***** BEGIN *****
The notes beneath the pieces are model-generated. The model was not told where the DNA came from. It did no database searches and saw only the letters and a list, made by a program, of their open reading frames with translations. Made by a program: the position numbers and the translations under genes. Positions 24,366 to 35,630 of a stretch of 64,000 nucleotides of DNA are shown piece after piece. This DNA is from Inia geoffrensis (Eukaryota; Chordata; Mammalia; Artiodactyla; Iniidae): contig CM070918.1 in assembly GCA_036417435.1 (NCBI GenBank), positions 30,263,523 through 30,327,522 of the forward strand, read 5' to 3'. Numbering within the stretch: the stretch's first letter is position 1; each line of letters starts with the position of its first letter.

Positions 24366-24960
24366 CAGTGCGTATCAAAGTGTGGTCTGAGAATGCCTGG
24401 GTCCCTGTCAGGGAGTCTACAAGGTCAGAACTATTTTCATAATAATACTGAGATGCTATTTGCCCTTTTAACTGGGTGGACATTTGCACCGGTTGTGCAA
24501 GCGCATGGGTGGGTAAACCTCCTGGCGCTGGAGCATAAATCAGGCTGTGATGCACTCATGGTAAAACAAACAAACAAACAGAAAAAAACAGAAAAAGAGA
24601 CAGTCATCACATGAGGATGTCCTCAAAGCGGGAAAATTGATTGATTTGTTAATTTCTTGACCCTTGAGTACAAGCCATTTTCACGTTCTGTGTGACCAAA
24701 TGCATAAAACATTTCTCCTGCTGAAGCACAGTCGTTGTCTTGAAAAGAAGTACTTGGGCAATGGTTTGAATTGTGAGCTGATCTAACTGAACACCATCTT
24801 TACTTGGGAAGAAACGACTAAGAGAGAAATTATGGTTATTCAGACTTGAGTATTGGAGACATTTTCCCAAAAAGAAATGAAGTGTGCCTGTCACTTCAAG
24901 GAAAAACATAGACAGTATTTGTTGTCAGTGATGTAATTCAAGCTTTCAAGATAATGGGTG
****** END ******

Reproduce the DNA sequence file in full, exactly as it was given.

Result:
The notes beneath the pieces are model-generated. The model was not told where the DNA came from. It did no database searches and saw only the letters and a list, made by a program, of their open reading frames with translations. Made by a program: the position numbers and the translations under genes. Positions 24,366 to 35,630 of a stretch of 64,000 nucleotides of DNA are shown piece after piece. This DNA is from Inia geoffrensis (Eukaryota; Chordata; Mammalia; Artiodactyla; Iniidae): contig CM070918.1 in assembly GCA_036417435.1 (NCBI GenBank), positions 30,263,523 through 30,327,522 of the forward strand, read 5' to 3'. Numbering within the stretch: the stretch's first letter is position 1; each line of letters starts with the position of its first letter.

Positions 24366-24960
24366 CAGTGCGTATCAAAGTGTGGTCTGAGAATGCCTGG
24401 GTCCCTGTCAGGGAGTCTACAAGGTCAGAACTATTTTCATAATAATACTGAGATGCTATTTGCCCTTTTAACTGGGTGGACATTTGCACCGGTTGTGCAA
24501 GCGCATGGGTGGGTAAACCTCCTGGCGCTGGAGCATAAATCAGGCTGTGATGCACTCATGGTAAAACAAACAAACAAACAGAAAAAAACAGAAAAAGAGA
24601 CAGTCATCACATGAGGATGTCCTCAAAGCGGGAAAATTGATTGATTTGTTAATTTCTTGACCCTTGAGTACAAGCCATTTTCACGTTCTGTGTGACCAAA
24701 TGCATAAAACATTTCTCCTGCTGAAGCACAGTCGTTGTCTTGAAAAGAAGTACTTGGGCAATGGTTTGAATTGTGAGCTGATCTAACTGAACACCATCTT
24801 TACTTGGGAAGAAACGACTAAGAGAGAAATTATGGTTATTCAGACTTGAGTATTGGAGACATTTTCCCAAAAAGAAATGAAGTGTGCCTGTCACTTCAAG
24901 GAAAAACATAGACAGTATTTGTTGTCAGTGATGTAATTCAAGCTTTCAAGATAATGGGTG